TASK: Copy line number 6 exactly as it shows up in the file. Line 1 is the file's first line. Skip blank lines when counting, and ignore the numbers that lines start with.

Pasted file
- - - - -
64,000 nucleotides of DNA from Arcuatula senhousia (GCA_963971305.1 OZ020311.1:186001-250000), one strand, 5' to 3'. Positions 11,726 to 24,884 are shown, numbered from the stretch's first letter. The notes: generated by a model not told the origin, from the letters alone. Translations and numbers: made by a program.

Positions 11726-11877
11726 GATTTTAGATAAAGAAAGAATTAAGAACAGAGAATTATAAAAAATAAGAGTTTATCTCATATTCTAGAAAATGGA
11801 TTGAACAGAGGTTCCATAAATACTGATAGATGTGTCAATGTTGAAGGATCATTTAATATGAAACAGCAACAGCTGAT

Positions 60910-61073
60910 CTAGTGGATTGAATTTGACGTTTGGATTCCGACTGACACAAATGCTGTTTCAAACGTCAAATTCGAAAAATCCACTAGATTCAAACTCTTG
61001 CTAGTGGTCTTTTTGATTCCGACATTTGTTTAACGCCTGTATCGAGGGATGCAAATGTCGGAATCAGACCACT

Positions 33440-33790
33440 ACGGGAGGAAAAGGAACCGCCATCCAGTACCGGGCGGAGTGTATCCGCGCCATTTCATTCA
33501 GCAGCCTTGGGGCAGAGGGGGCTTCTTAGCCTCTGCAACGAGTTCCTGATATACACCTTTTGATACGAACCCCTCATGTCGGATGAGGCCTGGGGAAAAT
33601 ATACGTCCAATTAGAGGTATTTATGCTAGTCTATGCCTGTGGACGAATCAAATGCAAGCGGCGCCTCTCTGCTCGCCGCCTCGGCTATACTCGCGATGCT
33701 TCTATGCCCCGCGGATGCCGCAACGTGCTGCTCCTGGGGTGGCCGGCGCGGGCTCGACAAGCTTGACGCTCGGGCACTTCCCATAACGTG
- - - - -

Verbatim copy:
60910 CTAGTGGATTGAATTTGACGTTTGGATTCCGACTGACACAAATGCTGTTTCAAACGTCAAATTCGAAAAATCCACTAGATTCAAACTCTTG